Most people start taking prescription drugs for medical reasons. But over time, repeated use of these drugs can damage the part of the brain which manages self-control and the ability to make good decisions. While this is happening, the person will keep having powerful impulses to take more drugs. There are three types of prescription drugs that are often abused: benzodiazepines for treating anxiety and sleep issues (Xanax, Valium, Ativan), opioids for pain relief, and stimulants, like Adderall or Ritalin, used to treat ADD and narcolepsy. (source: National Institute on Drug Abuse)
Please know that this information is not meant to replace medical advice. We aren’t healthcare professionals, and so we recommend telling your doctor if you’ve been abusing prescription drugs during your pregnancy.
When opioids are used long-term, it can lead to drug abuse, addiction, and physical dependence. Opioids can be life-threatening in an overdose. When they are taken with substances like alcohol, barbiturates, or benzodiazepines, there is a much higher chance of slow breathing or death.
Central Nervous System (CNS) Depressants
Millions in the U.S. use benzodiazepines to treat anxiety and sleep disorders like insomnia. Benzodiazepines like Xanax and Valium will lower brain activity and can make you feel drowsy or calm.
Barbiturates like Amytal, Nembutal, Luminal, and Seconal are also CNS depressants. They’re prescribed to treat seizures and are commonly used for anesthesia.
Taking CNS depressants for a few weeks helps treat anxiety. But after a while, you’ll need larger doses to get the same calm feeling. If you use CNS depressants and drink, it may slow your heart rate and breathing, leading to death.
After this type of drug for a long time, stopping all of a sudden may have a life-threatening side effect like withdrawal seizures.
Stimulants give you a boost in energy and alertness. Stimulants raise blood pressure, heart rate, tighten blood vessels, and open up the respiratory system. Examples of stimulants include Ritalin and Adderall. Taken as prescribed, they’re safe. But if the pills are crushed or taken in higher doses to get high, they can make you addicted.
How Do I Know if I’m Addicted to Prescription Drugs?
You may be taking higher doses than your doctor prescribed, or using them for other reasons. If you’re taking meds more often than prescribed (or taking twice as much), you might be on your way to addiction. Another sign of prescription drug abuse is taking the medication for reasons other than prescribed, such as boredom.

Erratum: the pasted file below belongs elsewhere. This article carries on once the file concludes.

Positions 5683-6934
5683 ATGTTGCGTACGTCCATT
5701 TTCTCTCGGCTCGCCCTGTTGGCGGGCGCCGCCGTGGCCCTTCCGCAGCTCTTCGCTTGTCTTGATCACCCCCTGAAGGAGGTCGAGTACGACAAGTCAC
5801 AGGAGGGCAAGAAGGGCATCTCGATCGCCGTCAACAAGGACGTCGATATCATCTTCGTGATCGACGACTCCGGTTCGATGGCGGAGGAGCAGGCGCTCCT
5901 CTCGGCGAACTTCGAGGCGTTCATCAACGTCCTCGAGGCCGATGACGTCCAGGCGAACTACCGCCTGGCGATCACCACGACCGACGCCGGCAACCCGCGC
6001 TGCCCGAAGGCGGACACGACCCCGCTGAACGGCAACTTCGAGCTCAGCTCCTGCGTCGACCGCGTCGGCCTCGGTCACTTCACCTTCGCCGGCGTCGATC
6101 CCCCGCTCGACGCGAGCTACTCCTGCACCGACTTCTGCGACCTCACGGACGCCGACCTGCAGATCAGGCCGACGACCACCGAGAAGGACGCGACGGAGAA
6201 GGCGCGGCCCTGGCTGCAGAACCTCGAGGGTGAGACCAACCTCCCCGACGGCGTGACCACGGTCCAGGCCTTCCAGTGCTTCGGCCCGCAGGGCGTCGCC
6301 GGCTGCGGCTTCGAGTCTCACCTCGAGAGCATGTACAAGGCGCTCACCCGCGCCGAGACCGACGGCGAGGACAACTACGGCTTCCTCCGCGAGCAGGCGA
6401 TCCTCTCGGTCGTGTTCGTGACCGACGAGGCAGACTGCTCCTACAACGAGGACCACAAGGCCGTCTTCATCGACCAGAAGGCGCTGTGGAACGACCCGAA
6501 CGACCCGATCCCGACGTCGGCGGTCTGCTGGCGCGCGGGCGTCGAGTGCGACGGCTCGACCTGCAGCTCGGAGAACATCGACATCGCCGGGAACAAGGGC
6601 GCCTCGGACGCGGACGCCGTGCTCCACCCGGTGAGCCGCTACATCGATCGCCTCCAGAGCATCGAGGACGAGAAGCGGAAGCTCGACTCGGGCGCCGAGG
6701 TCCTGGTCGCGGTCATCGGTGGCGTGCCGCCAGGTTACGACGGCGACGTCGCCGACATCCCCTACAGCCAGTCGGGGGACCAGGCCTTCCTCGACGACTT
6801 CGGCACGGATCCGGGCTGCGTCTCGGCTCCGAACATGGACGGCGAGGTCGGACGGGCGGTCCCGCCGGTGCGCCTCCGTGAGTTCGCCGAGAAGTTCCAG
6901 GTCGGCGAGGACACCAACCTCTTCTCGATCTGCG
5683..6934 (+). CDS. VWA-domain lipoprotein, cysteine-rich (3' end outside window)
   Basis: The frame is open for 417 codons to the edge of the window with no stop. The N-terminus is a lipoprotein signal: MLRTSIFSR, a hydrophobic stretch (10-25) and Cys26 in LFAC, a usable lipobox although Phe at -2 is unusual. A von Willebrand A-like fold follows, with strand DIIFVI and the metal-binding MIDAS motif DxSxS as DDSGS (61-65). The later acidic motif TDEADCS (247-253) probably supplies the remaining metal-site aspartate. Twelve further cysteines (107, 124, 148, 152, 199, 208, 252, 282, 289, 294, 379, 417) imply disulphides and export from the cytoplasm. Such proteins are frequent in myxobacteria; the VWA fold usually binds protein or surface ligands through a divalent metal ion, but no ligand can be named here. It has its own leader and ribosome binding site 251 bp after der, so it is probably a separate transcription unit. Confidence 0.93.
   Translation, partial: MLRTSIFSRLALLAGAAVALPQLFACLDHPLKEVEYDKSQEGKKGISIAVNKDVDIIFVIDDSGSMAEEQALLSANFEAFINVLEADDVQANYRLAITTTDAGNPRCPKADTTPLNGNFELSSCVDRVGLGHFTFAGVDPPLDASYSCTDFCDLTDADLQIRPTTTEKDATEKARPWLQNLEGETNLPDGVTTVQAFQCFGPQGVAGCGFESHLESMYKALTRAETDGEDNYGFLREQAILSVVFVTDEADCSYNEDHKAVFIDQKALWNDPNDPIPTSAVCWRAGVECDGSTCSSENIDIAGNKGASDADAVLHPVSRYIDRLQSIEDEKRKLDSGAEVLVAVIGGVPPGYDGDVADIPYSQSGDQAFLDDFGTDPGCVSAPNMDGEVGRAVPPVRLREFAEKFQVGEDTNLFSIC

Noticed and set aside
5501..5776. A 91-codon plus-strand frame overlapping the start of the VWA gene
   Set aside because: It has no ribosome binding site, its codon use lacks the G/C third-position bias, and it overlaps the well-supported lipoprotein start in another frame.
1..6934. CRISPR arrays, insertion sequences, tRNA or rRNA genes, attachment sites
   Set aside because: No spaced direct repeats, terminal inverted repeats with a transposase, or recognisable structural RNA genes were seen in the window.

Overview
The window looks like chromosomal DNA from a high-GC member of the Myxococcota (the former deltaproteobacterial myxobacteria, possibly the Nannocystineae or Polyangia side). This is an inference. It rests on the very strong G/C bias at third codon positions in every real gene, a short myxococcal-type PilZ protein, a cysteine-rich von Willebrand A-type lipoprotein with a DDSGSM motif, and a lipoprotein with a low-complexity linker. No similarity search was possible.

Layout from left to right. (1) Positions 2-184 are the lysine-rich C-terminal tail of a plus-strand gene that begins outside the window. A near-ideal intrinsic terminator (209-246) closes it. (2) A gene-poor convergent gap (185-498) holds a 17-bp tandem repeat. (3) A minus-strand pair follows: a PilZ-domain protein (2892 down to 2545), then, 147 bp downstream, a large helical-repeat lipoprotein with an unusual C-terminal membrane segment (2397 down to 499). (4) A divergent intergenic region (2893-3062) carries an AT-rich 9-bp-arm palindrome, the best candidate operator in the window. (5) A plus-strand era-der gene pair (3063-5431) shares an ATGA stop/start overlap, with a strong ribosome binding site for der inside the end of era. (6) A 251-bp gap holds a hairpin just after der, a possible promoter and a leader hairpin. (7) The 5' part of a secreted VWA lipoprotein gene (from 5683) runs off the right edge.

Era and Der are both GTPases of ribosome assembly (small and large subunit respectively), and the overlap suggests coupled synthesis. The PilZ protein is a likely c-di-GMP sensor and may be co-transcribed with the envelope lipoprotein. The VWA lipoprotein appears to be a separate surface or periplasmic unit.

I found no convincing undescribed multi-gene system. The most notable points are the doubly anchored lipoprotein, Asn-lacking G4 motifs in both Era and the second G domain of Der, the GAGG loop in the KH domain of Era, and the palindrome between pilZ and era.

People addicted to prescription drugs often end up asking their doctor for refills often or asking for a higher dose. Prescription drug abuse can be recognized by a pharmacist, who notices modified prescription forms or multiple prescriptions from different doctors.
Treatment for Prescription Drug Addiction
There are treatments and non-addictive medications that can help people stop prescription drug addiction and get control of their lives again. Experts believe that combining medications with therapy is the best way for most patients to heal addiction. We can connect you with a rehab center or treatment facility. Just call us at 1-800-923-6784 for a referral.
Pregnant and Addicted: Laura’s Story
“When I was a junior in college, I stepped on a piece of broken glass in my room. It pierced my left foot, which then got infected. Since I had really high fevers for a couple of days, I had my boyfriend take me to the hospital.
They prescribed me antibiotics and hydrocodone, which made my infection and pain went away. But I kept the extra hydrocodone and took it because it made me feel less stressed about my grades and paying bills. I started buying Oxy from a friend who had a prescription.
Eventually, I had to use Oxy every day and couldn’t stop. It got to the point where I couldn’t afford anymore. Then, after a few missed periods, I took a pregnancy test, and it was positive.
I knew needed help. I couldn’t figure out how I’d raise a baby, but also I don’t believe in abortion. So, I started thinking about adoption. I found the website of an adoption agency, Lifetime, and started to look at adoptive families.
I called Lifetime and got right to the point. I confessed, ‘Look, I’ve been using Oxy, and there’s no way I can raise this baby. Can I still choose adoption?’”
If you’re abusing prescription drugs and just found out you’re pregnant, you might not feel ready to become a mom. Adoption has been the right answer for many women facing difficult situations. In choosing adoption, a woman is able to give her baby the best life possible, even if she can’t provide that herself.
There are numerous adoptive couples open to adopting a baby who was exposed to prescription drugs. These adoptive families have the means to parent a baby who may develop special needs. Adoption is always an option, even if you’re using drugs during your pregnancy.